Reading Girls: Living Literate and Powerful Lives

By Bettis, Pam; Roe, Mary F. | RMLE Online, January 1, 2008 | Go to article overview

Reading Girls: Living Literate and Powerful Lives


Bettis, Pam, Roe, Mary F., RMLE Online


Abstract

In this qualitative study, the authors merge two bodies of previously separated scholarship: (1) a socio-cultural understanding of adolescent girls in light of the shifting meaning of ideal girlhood, and (2) the participation and success of adolescent girls in school-based literacy activities. They apply these fields of inquiry to explore the following questions: (1) What does it mean to be a young woman/girl in middle school? (2) What does it mean to be a young woman/girl reader in middle school? (3) What does it mean to be a young woman/girl in literacy circles and discussion groups? To answer these questions, the authors collected observational and interview data in two classrooms (one grade 6 and one grade 8) from January to June. From the analysis of the data, the authors identify profiles that typify the girls with whom they interacted, capture the girls' roles during literature discussion groups and other classroom events, and frame the influence of teachers' actions on the girls.

Introduction

Girls. Reading. Reading girls. Girl power. Instead of posing these ideas as having defined boundaries and unique ideas linked to them, we think they warrant a consolidated consideration. Therefore, we conducted a qualitative study that merges these two bodies of previously separated scholarship:

(1) a socio-cultural understanding of adolescent girls in light of the shifting meaning of ideal girlhood, (2) the participation and success of adolescent girls in school-based literacy activities.

Often the first body of literature remains theoretically focused (Inness, 1998; Walkerdine, 1990), and when it is empirically applied, the focus is often on popular culture (e.g., Inness, 1999), extracurricular activities (Adams & Bettis, 2003), or a more general understanding of female identity in school (Brown & Gilligan, 1992; Orenstein, 1994). Specific academic practices are rarely considered.

Recently, best-selling author and Harvard psychologist, Dan Kindlon, considered the current status of girls in Alpha girls: Understanding the new American girl and how she is changing the world (2006), and argued that a new psychology of girls (i.e., a psychology of emancipation) has produced a girl very different from the girl in crisis who dominated the media in the early 1990s. This alpha girl is poised to change the world, economically, politically, and socially. Kindlon viewed this new girl as a hybrid, one who embodies the best traits of masculinity and femininity. Thus, she is confident, assertive, competitive, autonomous, future oriented, risk taking, as well as collaborative, relationship oriented, and not obsessed with boyfriends or her physical appearance.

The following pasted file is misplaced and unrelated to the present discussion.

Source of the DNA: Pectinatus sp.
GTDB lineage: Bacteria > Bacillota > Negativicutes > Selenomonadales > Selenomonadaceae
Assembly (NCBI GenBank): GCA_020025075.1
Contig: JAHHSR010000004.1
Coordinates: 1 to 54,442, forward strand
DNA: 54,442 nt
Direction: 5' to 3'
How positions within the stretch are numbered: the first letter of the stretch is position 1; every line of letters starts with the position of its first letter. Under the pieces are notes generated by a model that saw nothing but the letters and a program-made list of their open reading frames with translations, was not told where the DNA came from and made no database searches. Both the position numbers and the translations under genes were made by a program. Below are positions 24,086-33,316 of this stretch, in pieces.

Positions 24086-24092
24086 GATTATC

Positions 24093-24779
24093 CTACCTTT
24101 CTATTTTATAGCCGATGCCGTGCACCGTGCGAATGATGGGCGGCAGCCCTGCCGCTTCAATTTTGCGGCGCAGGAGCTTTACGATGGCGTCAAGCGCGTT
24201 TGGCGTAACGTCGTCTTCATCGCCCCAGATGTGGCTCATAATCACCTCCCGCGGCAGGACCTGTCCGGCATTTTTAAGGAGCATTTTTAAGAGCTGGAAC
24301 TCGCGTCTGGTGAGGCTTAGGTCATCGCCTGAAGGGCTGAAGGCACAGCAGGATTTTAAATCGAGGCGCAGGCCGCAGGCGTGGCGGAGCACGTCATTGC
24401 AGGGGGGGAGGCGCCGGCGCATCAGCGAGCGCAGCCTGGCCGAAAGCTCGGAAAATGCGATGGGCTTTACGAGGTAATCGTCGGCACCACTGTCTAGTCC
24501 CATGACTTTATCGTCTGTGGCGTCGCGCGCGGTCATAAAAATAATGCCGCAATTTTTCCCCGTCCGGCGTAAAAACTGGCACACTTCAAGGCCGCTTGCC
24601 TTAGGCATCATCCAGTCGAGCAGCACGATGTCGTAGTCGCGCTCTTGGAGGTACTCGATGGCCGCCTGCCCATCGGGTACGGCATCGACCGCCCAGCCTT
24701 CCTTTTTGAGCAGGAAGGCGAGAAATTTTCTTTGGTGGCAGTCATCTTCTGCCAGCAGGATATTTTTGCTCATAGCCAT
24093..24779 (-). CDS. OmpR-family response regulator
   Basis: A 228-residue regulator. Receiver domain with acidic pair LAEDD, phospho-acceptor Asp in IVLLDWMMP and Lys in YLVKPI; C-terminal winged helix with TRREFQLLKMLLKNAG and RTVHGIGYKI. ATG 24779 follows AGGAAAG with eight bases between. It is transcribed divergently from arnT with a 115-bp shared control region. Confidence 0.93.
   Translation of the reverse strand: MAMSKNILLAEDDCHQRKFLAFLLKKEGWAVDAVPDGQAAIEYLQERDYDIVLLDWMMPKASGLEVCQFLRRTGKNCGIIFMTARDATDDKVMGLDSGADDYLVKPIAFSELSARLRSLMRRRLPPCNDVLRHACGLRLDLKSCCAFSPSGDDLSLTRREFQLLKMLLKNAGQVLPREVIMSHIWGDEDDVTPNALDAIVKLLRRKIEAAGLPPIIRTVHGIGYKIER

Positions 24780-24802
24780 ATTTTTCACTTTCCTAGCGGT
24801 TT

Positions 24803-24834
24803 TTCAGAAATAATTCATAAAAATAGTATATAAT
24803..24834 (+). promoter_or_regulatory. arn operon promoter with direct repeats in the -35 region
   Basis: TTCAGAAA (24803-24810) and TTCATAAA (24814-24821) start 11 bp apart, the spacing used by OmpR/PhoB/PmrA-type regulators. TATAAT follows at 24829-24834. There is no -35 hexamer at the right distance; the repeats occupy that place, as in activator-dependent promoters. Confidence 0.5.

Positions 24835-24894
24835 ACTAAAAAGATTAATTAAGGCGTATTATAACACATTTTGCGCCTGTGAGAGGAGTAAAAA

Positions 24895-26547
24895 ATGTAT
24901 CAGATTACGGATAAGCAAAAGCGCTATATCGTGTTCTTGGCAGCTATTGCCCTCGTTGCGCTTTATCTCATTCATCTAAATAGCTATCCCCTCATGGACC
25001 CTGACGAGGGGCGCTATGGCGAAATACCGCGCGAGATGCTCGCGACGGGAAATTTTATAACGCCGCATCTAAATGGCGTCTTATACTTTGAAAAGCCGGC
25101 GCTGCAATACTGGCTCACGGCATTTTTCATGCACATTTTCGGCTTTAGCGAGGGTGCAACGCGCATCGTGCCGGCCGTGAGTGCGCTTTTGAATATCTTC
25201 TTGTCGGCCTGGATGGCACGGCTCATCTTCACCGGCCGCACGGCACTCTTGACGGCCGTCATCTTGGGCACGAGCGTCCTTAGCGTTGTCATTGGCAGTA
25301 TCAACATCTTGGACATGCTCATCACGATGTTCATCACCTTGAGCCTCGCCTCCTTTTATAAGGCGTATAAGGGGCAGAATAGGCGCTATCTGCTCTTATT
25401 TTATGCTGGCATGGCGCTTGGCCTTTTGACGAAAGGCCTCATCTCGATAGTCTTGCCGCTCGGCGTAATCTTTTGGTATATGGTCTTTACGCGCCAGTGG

Recently, best-selling author and Harvard psychologist, Dan Kindlon, considered the current status of girls in Alpha girls: Understanding the new American girl and how she is changing the world (2006), and argued that a new psychology of girls (i.e., a psychology of emancipation) has produced a girl very different from the girl in crisis who dominated the media in the early 1990s. This alpha girl is poised to change the world, economically, politically, and socially. Kindlon viewed this new girl as a hybrid, one who embodies the best traits of masculinity and femininity. Thus, she is confident, assertive, competitive, autonomous, future oriented, risk taking, as well as collaborative, relationship oriented, and not obsessed with boyfriends or her physical appearance.

Those scholars who consider adolescent girls' literacy activities often neglect the discursive practices of ideal girlhood and investigate girls' literacy practices as if they exist in a gender-blind vacuum. When literacy scholars do consider gender, the lines of inquiry take several turns. Some note the gendered predispositions held by boys and girls toward reading (Appleman, 2006). For example, Smith and Wilhelm (2002) unveiled the practical way that many young men look at things they do.

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